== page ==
THE INTERNET –It’s all fun and games – until it’s not. Our responsibility as parents is to be aware of the good, the bad, and the addictive side of the World Wide Web.
“Addiction” is a scary word, especially for parents who constantly worry about their children. But before we ban gadgets altogether from kids, let’s set the record straight: What do we need to know about internet addiction?
First, as of the moment, internet addiction is not listed in the 11th Revision of the International Classification of Diseases (ICD-11), unlike gaming disorder which has already defined by WHO (World Health Organization). While the discussion on this is still ongoing, it is a very real problem being assessed by WHO experts around the globe.
Our day-to-day lives have been taken over by the convenience and entertainment that this commodity has afforded us. As parents, it can be confusing where to draw the line between healthy and unhealthy internet use for children, and even more so when we ourselves are also immersed in this digital world. After all, we live in a generation where technology and screens are present from the moment we wake up until we go to bed.
Dr. Kimberly Young, founder of the Center for Internet Addiction, gives us a simple yet useful indicator on whether a child is already teetering towards unhealthy internet use (www.wrvo.org). “One of the things about addiction is there’s usually a consequence to it – taking away from something else,” Young said. “It’s become unmanageable.” This is a very straightforward approach to determine if the extent of internet use is already a cause for alarm.The problem starts when control is lost and the ability to cope with real life is hindered by a screen. What signs should we watch out for?
PsychGuides.com outlines the following emotional and physical symptoms of online addiction:
- Feelings of guilt
- Euphoric feelings when in front of the computer
- Unable to keep schedules
- No sense of time
- Avoiding doing work
- Weight gain or loss
- Disturbances in sleep
- Carpal tunnel syndrome
- Blurred or strained vision
But as in the age-old saying, prevention is better than cure. Developing a healthy relationship with the online world is something that parents should prioritize from the start.
Dr. Young formulated parenting guidelines to help determine what is appropriate and healthy in terms of internet use or “screen time” for children:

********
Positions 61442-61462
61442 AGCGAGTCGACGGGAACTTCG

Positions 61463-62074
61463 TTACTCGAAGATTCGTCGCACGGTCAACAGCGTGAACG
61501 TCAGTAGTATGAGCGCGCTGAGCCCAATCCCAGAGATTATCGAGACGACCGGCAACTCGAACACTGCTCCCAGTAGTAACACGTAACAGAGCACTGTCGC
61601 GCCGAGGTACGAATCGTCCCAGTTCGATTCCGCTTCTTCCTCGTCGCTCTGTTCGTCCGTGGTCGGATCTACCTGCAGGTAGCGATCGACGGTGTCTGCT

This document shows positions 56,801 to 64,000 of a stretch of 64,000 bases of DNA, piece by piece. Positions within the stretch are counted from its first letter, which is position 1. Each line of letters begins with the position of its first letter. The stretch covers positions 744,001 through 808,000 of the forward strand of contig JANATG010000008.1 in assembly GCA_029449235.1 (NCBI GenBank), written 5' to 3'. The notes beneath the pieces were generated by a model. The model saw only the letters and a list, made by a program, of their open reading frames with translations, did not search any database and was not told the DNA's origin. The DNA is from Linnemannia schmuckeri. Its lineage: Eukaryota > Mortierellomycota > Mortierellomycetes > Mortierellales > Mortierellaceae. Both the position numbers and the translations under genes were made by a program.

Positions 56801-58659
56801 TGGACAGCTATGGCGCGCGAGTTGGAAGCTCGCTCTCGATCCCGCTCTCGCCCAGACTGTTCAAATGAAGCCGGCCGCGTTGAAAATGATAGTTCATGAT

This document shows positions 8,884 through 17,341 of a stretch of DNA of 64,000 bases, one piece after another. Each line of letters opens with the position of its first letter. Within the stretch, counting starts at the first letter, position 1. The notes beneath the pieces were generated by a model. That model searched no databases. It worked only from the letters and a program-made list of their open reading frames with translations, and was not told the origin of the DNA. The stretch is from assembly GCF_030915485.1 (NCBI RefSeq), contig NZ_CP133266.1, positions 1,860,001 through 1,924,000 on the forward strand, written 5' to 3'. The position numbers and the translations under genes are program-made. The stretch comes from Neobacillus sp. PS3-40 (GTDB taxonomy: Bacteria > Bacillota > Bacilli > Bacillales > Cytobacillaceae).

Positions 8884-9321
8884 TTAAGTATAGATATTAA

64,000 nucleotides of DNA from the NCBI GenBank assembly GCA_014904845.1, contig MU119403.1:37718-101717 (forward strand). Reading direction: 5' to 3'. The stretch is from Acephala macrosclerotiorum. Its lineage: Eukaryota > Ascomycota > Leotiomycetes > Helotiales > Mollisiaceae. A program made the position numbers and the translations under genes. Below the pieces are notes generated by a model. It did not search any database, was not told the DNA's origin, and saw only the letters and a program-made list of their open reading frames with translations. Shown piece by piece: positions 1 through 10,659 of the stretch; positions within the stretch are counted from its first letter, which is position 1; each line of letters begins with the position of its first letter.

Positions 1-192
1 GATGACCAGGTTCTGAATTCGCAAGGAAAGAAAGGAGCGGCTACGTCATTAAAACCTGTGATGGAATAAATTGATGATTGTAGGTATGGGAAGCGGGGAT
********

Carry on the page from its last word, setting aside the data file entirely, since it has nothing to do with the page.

- Children ages three years old and below should have zero screen time. This is because it negatively affects a child’s social communication development and familial relationships.
- From the ages of three and six, an hour of screen time is allowable but only for educational purposes and with strict supervision from the parents.
- Between six and nine years old, the use of screen time for fun or entertainment is allowable with parental supervision up to two hours a day. However, Young stresses that family should still play an important role at this time to make sure that the child is still active in real life engagement.
- As soon as the child reaches the age of 12, Dr. Young says it’s important to grant them independence (www.nytimes.com).
“Ages 12 to 18 will probably be the most contentious years: By now, your teen may have a smart phone and many of their friends will have unlimited computer access.”
Although maintaining a healthy relationship with the digital world should still be encouraged by the parents by helping them monitor how much time they spend online.
As technology propels at high velocity, parents should also learn to adapt just as fast. We have to keep abreast of developments in the digital world that children are indulging in.
Let’s start a discussion! How many hours a day do you let your kids use the internet or have screen time? At what age did they have their own smart phones? Comment below and share your experiences with the community!
Lotie Mercado is an Editorial Assistant at Familywise Asia. She loves literature, art and films.